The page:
Joe Hockey takes his entitlement


By Leith van Onselen

It seems Treasurer Joe Hockey’s goal of “ending the age of entitlement” doesn’t extend to his own family, with the Daily Telegraph reporting yesterday that taxpayers are paying him $1,000 a month to stay at his wife’s $2 million home in Canberra:

TREASURER Joe Hockey charges taxpayers $1000 a month, the equivalent of the Newstart unemployment benefit, to sleep in his wife’s $2 million Canberra home.

Mr Hockey has claimed travel allowance totalling $184,000 to stay at the home during parliamentary sittings since 1998, more than half the original sale price of $320,000.

The figure has averaged $1000 a month since 1998, roughly equivalent to the $519 a fortnight the government expects unemployed people on Newstart payments to live on.

Mr Hockey’s wife Melissa Babbage’s astute purchase of the blue-ribbon real estate investment in 1997 has seen the property’s value grow to around seven times the original purchase price…

Under travel allowance rules, Mr Hockey is allowed to claim $271-a-night when he stays in Canberra…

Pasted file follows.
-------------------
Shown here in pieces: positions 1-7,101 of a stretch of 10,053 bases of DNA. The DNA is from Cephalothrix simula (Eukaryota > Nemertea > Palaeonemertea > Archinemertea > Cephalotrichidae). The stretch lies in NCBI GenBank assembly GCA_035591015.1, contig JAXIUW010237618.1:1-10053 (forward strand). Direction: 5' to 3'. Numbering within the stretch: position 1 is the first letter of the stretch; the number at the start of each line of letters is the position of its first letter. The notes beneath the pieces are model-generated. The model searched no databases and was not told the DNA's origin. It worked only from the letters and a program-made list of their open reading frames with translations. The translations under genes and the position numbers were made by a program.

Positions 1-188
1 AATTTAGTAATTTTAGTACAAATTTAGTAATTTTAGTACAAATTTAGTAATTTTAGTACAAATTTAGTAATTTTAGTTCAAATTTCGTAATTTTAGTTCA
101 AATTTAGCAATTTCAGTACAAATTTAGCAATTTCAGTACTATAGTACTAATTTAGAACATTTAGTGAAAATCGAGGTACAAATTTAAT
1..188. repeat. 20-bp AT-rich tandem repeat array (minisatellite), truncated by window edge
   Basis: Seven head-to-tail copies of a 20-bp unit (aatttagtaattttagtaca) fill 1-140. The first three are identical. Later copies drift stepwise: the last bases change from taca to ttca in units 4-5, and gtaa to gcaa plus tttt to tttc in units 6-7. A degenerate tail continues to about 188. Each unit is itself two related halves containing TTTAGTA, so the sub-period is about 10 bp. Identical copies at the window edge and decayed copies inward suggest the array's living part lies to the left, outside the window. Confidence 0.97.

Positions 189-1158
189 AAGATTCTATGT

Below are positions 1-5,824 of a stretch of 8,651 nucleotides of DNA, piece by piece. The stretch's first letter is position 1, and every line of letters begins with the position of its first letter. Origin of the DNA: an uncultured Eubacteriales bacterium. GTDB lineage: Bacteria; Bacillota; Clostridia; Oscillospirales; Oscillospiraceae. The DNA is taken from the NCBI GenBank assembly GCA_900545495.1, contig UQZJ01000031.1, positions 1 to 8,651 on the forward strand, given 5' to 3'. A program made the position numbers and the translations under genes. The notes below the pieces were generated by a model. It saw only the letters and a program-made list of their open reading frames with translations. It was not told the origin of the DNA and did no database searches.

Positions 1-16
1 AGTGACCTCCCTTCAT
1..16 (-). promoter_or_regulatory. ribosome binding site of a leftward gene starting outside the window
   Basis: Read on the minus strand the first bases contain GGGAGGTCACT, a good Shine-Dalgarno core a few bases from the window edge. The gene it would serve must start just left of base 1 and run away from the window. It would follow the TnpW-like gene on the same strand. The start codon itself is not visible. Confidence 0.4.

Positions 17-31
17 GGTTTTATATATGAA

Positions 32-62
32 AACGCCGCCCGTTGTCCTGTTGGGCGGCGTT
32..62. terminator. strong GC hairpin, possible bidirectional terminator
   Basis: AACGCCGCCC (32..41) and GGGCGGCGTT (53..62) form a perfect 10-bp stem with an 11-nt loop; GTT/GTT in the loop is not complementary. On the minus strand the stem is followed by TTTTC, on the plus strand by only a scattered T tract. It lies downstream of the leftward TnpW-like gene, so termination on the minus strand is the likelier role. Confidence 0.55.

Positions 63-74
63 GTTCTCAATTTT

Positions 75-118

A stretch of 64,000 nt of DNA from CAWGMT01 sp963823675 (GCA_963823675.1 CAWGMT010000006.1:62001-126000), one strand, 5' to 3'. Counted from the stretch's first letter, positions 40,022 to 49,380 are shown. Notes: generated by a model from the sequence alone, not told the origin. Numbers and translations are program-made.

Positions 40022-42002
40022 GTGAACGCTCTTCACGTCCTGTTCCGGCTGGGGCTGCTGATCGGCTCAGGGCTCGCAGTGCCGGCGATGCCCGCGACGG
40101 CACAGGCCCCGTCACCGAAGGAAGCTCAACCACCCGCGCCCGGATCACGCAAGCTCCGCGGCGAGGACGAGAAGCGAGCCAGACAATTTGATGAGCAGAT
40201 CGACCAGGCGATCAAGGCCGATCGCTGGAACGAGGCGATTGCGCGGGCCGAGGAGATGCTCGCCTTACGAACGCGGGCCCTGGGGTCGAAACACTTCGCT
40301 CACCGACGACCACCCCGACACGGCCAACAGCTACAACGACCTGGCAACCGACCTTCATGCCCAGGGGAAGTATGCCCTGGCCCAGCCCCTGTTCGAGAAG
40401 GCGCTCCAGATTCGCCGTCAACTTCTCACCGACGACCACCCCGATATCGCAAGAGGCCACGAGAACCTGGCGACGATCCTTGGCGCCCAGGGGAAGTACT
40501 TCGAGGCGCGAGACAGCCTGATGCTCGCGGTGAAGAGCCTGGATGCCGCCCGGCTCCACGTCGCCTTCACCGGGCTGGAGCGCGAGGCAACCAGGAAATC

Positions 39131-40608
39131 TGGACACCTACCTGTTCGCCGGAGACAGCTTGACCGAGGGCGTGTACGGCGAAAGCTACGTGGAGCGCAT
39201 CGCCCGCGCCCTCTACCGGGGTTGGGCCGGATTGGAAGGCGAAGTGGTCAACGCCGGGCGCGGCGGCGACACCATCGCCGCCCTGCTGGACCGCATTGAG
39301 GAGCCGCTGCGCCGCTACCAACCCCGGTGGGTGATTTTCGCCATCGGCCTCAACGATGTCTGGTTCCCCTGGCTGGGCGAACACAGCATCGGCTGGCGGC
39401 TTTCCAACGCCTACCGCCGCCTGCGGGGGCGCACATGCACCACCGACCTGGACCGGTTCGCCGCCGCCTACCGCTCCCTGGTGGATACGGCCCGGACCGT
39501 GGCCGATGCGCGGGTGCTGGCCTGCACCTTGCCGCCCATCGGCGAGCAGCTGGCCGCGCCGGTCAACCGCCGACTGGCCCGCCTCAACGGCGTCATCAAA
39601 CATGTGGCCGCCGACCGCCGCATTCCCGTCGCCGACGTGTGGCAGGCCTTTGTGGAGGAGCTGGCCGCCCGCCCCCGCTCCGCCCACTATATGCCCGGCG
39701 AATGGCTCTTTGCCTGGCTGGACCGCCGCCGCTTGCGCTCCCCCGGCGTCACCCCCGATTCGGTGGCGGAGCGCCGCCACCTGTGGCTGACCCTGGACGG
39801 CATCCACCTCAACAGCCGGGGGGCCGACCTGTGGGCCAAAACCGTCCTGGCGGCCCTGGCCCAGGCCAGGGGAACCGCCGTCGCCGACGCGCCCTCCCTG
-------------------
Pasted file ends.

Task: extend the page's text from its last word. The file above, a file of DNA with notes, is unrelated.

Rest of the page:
To be fair to Hockey, many other MPs employ similar tactics, according to the Daily Telegraph, including Labor’s Anthony Albanese, Warren Snowden, Tanya Plibersek, Joel Fitzgibbon, Jim Chalmers, Mark Butler, Tony Burke and Doug Cameron.

Nevertheless, Joe Hockey’s claim that “everyone has to live within their means, whether it’s a company, whether it’s a family, whether it’s an individual, whether it’s a government” would hold more weight if politicians also agreed to take a haircut, rather than expecting ordinary Australians to bear the burden of Budget cuts.


Hockey’s goal of “ending the age of entitlement” would also hold more weight if the Government agreed to examine reform of superannuation concessions, negative gearing, and capital gains tax concessions: lurks that overwhelmingly benefit higher income earners, whilst punching huge holes in the Budget bottom line.

I guess this is what you get when you and your wife own multiple investment properties, and have a vested interest in maintaining the status quo.

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About the author
Leith van Onselen is Chief Economist at the MB Fund and MB Super. He is also a co-founder of MacroBusiness. Leith has previously worked at the Australian Treasury, Victorian Treasury and Goldman Sachs.